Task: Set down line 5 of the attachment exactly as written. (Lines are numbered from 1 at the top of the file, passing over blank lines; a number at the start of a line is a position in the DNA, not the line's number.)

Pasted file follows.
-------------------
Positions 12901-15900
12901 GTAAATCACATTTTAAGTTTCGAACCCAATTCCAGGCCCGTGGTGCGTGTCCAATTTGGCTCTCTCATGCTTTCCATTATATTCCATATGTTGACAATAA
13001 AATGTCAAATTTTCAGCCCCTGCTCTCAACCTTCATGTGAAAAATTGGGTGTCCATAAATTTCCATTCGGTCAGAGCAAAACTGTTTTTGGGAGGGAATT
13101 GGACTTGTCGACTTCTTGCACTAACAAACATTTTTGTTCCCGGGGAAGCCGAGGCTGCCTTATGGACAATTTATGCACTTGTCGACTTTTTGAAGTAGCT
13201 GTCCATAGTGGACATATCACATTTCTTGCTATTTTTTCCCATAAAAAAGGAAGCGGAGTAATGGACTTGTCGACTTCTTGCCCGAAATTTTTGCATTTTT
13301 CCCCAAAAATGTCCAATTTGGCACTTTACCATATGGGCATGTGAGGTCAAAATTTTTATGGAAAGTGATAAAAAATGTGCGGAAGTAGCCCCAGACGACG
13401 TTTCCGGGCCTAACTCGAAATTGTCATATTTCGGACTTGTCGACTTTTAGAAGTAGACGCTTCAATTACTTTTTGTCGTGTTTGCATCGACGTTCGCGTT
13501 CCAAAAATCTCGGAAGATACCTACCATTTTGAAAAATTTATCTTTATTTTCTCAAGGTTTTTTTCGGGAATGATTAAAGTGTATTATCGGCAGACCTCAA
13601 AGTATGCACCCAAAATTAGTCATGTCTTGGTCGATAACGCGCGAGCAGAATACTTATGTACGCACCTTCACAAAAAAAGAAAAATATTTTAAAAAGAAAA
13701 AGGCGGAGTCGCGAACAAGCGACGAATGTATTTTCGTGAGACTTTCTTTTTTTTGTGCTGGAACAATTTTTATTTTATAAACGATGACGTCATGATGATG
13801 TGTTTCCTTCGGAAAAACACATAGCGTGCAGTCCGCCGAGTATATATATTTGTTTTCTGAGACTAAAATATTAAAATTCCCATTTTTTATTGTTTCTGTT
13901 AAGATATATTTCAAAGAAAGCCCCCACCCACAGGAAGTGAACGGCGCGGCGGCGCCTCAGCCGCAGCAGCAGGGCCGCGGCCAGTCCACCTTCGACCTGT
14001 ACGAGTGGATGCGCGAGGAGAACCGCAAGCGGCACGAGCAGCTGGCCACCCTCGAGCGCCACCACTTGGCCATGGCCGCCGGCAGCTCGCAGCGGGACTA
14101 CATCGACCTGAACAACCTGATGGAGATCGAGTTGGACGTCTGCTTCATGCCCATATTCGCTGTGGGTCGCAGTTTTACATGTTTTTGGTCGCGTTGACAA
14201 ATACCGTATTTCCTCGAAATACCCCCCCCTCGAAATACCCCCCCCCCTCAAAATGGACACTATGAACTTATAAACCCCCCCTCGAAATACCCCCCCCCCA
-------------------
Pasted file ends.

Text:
13201 GTCCATAGTGGACATATCACATTTCTTGCTATTTTTTCCCATAAAAAAGGAAGCGGAGTAATGGACTTGTCGACTTCTTGCCCGAAATTTTTGCATTTTT